How do you work on a problem with 200 students at once? How can you find out what 200 students are thinking? You ask them to “click”! A group of faculty discussed integrating active learning with clickers in a workshop led by Shawn Nordell and Beth Fisher of The Teaching Center. “Clickers,” or Classroom Response Systems, are small, handheld devices that allow students to respond to multiple-choice questions. They can be used to assess students’ understanding of problems or concepts, promote discussion of ideas, predict outcomes, elicit student misconceptions of material, and otherwise engage your students. It all starts with developing a learning goal and then developing a question that fits that learning goal. The second critical component is integrating small-group discussions that allow your students the opportunity to discuss the question and be prepared to explain their reasoning.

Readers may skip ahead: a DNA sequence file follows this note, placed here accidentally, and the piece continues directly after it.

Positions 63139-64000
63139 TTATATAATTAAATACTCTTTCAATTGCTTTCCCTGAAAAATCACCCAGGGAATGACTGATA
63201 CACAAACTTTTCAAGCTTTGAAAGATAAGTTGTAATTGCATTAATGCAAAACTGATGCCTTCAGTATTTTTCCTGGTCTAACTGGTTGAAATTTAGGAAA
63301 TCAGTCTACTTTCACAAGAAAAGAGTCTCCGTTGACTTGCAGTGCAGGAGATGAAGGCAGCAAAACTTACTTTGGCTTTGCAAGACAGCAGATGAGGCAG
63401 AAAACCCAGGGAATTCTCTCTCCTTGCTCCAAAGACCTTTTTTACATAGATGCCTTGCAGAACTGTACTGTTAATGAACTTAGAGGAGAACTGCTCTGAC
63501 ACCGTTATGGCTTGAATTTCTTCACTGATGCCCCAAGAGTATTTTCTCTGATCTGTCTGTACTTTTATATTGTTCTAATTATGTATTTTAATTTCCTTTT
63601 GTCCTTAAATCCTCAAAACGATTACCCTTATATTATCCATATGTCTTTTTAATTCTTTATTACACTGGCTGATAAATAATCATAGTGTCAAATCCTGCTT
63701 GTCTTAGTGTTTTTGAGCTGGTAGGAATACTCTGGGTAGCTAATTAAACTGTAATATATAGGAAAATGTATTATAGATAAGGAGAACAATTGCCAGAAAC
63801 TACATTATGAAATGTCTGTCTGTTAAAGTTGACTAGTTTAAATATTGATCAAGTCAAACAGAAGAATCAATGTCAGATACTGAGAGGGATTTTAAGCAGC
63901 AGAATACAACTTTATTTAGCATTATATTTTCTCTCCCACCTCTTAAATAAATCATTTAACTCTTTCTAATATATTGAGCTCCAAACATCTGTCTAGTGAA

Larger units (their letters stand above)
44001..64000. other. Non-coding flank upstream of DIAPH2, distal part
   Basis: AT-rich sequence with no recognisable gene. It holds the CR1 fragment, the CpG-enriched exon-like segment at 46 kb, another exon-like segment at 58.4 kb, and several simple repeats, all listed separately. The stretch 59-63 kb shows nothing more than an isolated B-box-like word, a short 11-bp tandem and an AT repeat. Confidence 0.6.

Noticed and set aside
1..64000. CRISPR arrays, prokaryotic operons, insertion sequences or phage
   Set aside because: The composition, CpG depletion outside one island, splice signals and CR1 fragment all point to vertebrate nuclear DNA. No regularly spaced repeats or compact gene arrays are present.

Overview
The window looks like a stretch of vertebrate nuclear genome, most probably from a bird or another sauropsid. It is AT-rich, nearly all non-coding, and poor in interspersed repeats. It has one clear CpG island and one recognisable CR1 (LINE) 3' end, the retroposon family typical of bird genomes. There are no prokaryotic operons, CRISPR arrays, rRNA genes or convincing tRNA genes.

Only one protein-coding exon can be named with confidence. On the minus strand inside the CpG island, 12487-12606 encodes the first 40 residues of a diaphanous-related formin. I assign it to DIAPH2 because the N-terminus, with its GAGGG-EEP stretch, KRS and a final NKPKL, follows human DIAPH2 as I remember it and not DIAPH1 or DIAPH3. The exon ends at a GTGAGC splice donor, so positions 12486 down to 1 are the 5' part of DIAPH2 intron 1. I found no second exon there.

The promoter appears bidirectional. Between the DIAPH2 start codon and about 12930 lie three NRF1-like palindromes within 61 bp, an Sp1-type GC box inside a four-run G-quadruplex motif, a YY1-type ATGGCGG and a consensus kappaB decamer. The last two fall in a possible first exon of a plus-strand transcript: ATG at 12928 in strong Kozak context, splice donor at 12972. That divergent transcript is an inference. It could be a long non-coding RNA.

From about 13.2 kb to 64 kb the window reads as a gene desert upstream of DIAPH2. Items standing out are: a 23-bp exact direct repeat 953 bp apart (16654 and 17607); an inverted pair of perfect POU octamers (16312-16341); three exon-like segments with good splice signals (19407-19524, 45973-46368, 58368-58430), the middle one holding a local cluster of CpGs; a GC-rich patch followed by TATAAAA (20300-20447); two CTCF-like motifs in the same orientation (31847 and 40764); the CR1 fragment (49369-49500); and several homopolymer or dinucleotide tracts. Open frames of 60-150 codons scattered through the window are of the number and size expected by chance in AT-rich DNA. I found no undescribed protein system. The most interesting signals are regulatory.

Key strategies discussed in the workshop included the following:
Integrate clicker-questions with a clear purpose and communicate that to your students
Ask questions early (at the beginning of the semester and class) and often (several times during each class)
Vary the difficult level when writing questions
Integrate small-group discussion
If clicker scores are part of the course grade, consider giving partial credit for any answer
If you are interested in learning more about integrating clickers into a course, please join us in the three-day STEM Faculty Institute on Teaching, June 14-16, where we will talk about a holistic approach to active teaching and learning. Please also feel free to contact us to set up an individual appointment to discuss integrating clickers into your courses.